New Zealand telco Spark is piling pressure on industry regulator the Commerce Commission to justify new wholesale copper broadband charges that it says will be "massively out of line with comparable countries".
Spark has now launched a campaign website, becounted.org.nz, which it said will give the public a voice.
The Commerce Commission is in the final stages of a long and fractious review of wholesale charges for accessing Chorus' monopoly copper broadband network.
Ever since the regulator slashed the proposed regulated copper price in 2013, arguments have been raging over the correct methodology to reset the prices that Chorus charges to the likes of Spark.
Chorus called on the government to intervene, warning that the scale of the cuts would create a billion-dollar shortfall in the revenue needed to complete the rollout of a new, government-backed Ultra-Fast Broadband fibre network.
Originally, the government looked sympathetic toward legislating the problem away, but public backlash forced it to back down and let the regulatory process run.
The indication now is that the commission is favouring a price north of its original proposed monthly wholesale price per connection of NZ$34.44.
"Spark has been working to give customers more value in their broadband plans," Spark managing director Simon Moutter said in a statement announcing Be Counted.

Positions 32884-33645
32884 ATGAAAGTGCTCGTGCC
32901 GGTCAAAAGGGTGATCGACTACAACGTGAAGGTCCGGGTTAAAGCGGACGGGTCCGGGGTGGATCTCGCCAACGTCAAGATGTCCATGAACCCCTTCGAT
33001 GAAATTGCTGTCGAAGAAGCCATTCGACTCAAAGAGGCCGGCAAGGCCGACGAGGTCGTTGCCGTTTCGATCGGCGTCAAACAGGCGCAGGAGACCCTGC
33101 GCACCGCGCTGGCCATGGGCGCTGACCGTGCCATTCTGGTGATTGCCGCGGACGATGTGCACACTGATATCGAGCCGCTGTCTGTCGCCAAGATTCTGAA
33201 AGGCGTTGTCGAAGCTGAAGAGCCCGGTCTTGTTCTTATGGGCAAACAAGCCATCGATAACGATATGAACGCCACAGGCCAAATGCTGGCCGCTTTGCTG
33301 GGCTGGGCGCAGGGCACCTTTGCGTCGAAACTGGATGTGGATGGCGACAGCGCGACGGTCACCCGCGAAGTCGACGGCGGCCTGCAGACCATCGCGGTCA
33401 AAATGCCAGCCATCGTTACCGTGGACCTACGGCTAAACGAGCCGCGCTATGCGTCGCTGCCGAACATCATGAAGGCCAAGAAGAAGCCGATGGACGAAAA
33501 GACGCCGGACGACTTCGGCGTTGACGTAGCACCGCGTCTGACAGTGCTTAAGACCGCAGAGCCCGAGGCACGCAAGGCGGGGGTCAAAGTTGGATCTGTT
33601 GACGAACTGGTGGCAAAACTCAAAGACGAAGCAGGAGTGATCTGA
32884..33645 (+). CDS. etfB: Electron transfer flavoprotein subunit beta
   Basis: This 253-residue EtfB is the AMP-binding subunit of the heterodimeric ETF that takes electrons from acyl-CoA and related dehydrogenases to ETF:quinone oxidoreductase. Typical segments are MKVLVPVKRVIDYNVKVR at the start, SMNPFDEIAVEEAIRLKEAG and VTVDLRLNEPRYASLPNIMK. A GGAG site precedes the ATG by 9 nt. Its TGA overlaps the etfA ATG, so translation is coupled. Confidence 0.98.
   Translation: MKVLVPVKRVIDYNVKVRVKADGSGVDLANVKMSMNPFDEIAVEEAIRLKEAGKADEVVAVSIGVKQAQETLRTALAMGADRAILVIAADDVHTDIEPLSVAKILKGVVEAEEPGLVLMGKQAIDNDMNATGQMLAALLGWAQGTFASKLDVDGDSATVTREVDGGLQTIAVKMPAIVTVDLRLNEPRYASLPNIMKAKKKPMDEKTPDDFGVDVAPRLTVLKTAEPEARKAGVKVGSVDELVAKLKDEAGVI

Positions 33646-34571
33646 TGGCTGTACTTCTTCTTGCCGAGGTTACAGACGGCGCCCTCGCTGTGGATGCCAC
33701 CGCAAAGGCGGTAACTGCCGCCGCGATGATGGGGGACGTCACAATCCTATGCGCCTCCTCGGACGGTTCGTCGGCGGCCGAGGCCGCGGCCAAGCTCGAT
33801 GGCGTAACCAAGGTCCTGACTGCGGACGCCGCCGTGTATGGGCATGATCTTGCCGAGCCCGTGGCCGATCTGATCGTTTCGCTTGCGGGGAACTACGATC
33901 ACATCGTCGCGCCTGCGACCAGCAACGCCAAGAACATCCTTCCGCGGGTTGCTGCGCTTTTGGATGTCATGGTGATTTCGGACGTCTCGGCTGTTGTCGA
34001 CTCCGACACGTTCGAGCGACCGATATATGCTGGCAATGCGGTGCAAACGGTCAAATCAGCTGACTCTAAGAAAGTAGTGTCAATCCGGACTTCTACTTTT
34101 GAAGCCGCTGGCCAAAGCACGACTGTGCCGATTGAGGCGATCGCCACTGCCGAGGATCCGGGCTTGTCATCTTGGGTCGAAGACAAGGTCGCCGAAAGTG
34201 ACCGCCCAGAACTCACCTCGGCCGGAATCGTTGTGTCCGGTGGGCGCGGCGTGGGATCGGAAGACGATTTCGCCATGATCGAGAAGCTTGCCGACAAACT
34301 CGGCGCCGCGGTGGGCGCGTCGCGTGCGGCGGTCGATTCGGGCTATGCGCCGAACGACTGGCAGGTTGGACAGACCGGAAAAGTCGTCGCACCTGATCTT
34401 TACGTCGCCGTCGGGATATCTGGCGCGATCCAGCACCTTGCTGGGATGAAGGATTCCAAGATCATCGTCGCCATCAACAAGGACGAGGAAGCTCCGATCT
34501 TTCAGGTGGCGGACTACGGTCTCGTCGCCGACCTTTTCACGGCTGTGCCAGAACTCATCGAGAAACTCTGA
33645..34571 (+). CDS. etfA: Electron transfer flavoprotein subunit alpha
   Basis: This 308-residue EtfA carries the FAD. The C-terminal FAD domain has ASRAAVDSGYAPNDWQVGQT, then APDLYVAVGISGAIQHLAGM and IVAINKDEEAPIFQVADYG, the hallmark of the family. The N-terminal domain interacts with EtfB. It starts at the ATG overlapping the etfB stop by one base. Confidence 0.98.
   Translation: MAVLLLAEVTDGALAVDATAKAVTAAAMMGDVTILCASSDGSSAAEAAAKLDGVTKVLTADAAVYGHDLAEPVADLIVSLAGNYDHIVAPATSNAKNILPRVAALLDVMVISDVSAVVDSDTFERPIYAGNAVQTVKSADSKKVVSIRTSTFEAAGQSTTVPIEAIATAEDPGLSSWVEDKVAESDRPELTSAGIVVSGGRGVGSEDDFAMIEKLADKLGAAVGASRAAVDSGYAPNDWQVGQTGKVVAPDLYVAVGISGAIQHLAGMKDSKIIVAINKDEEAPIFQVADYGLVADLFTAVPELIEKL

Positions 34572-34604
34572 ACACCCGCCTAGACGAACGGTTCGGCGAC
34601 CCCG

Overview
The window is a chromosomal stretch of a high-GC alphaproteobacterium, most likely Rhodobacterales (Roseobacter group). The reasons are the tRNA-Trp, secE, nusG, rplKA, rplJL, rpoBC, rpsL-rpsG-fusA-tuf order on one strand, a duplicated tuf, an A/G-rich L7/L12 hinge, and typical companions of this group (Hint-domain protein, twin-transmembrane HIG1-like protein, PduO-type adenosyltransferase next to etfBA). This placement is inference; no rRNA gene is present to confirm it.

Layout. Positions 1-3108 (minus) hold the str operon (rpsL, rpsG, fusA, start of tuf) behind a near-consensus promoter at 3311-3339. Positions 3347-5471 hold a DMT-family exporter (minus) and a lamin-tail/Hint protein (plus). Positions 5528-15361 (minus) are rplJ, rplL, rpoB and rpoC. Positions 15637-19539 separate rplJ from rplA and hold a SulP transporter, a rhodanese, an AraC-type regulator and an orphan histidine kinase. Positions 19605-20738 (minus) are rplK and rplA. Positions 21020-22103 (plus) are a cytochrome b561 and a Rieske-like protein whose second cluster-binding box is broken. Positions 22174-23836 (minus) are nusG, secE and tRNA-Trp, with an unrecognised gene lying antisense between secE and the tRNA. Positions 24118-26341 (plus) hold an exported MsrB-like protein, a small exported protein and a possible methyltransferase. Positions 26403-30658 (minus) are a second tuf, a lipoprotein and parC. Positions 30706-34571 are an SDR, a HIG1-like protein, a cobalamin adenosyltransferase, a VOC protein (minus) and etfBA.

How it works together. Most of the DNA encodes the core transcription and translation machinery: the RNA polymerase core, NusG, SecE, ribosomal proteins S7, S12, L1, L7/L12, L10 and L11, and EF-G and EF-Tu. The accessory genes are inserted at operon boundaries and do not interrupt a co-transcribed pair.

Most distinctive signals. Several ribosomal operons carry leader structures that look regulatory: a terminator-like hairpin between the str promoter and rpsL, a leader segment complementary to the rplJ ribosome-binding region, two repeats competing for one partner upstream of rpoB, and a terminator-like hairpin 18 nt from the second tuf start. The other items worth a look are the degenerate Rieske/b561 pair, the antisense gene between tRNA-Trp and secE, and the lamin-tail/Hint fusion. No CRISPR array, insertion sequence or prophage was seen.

"However, the Commerce Commission is proposing to increase what Chorus can charge to access their network, which is already pushing up the price everyone pays.
"The proposed Chorus charges are almost 80 percent higher per line than the median charge of comparable countries -- that's up to NZ$180 more per year. We think that's not on, and that Chorus charges should actually be reduced."
Spark said the Be Counted site provides information about what makes up the price of broadband, and allows users to easily send a submission to the Commerce Commission.
Spark said the wholesale charge is around half the amount that customers pay for broadband.
"Spark is working to give our customers more value, and the Commerce Commission needs to justify to ordinary internet users why they're pushing charges up to levels well above comparable countries."